Burrata, the fresh mozzarella with the creamy middle, has quietly but quickly made its way into caprese salads and onto pizzas in Italian restaurants across the land. And what’s not to like? The amorphous spheres have a most appealing way of oozing their soft insides over whatever they’re perched upon, spreading a soft, milky tang over all.
In summer, burrata is my go-to cheese for caprese salads. But it’s just as fantastic on warm or wintry things, from a rustic, garlic-rubbed bruschetta, needing only generous crunchy salt, cracked pepper, and fine olive oil, to something more elaborate (but still easy) like chef Suzanne Goin’s broccoli with warm anchovy vinaigrette, from the book documenting her influential L.A. restaurant’s ”Sunday Suppers at Lucques” (Knopf, 2005).
The increased profile of this fresh cheese is largely thanks to Nancy Silverton’s seminal Pizzeria Mozza, of which we now have our own storefront in Newport Beach. In “The Mozza Cookbook” (Knopf, 2011), Silverton writes in detail about the cheeses she uses, including burrata. (You can read my Taste of Orange County post about the book here.) Not a cheese with a long history, burrata dates only from the 1930s in the Italian region of Puglia, and didn’t explode in the U.S. until the late 1990s. Happily, I think we can assume it’s here for the long haul.
I’ve tried all three of the southern California burratas. Whole Foods carries two of them, Angelo & Franco ($5.99 for a one-pound container), made in Hawthorne, and Di Stefano ($7.99 a four-ounce ball), from Baldwin Park. Silverton says the latter is her favorite, though she also specifies South El Monte-made Gioia ($10.99 a pound), the third brand of the triumvirate, for some dishes. Gioia is available in O.C. at Bristol Farms. (If there are other SoCal burratas out there, I’d appreciate a heads-up!)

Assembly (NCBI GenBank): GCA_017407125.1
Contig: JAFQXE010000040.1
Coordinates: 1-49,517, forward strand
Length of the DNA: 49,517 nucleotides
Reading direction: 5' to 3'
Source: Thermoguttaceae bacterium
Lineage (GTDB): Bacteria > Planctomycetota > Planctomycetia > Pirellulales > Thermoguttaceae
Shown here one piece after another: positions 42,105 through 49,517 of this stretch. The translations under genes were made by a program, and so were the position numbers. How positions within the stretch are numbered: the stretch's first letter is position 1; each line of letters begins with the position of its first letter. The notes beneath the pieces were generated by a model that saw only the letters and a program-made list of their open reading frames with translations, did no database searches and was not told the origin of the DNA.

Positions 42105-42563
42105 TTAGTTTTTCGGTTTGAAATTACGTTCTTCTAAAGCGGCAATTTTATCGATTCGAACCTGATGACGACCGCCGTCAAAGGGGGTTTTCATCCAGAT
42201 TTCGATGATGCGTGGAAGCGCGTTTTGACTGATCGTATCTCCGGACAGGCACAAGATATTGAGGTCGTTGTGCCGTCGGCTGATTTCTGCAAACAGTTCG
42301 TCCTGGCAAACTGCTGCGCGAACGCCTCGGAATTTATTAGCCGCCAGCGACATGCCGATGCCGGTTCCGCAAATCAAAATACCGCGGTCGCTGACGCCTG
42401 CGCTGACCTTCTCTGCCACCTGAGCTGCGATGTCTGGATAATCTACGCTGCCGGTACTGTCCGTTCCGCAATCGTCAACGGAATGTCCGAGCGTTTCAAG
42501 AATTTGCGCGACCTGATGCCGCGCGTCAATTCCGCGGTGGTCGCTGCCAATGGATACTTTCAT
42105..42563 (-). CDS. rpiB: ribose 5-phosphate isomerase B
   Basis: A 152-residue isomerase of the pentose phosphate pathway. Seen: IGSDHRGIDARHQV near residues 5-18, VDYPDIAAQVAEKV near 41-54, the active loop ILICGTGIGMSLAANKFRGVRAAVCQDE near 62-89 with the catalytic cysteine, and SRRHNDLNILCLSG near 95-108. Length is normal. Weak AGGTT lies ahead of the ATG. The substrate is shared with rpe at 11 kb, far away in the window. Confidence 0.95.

On a recent weekend, my son was in Hawthorne and at my request stopped for some fresh-from-the-factory Angelo & Franco. It seemed like a good time to finally dispense with an idea I’d been kicking around: a burrata-off. I collected Gioia and Di Stefano, and one of Le Pain Quotidien’s immense, rustic, part-whole wheat sourdough boules. We’d try each burrata on the level playing field of a toasted slice rubbed with garlic, seasoned with salt, pepper, and olive oil.
Verdict: All were edible, but two were worth the not-inconsiderable cost. Angelo & Franco, already my fave before the burrata-off, won it for me in a walkaway. Gioia was an infinitesimally close second. Both had everything you want in a burrata—tender creaminess with a definite cheese tang. (At Gioia’s factory and online, you can get individual, four-ounce orbs, which would definitely be my overall pick if available regular retail in O.C.) The big surprise was none of us preferred the too-rich Di Stefano. Of course, factory-to-store handling is critical, but the sell-by dates were good, and I don’t think the mouth-coating unctuousness was a product of age or mishandling, but a style. In general, this is not a criticism you’ll hear from me often—rich upon rich is one of my favorite flavor profiles.
However, I can totally imagine Di Stefano could be the big winner in someone else’s burrata-off. Maybe yours! If you decide to accept this mission, I’d be very interested in your results.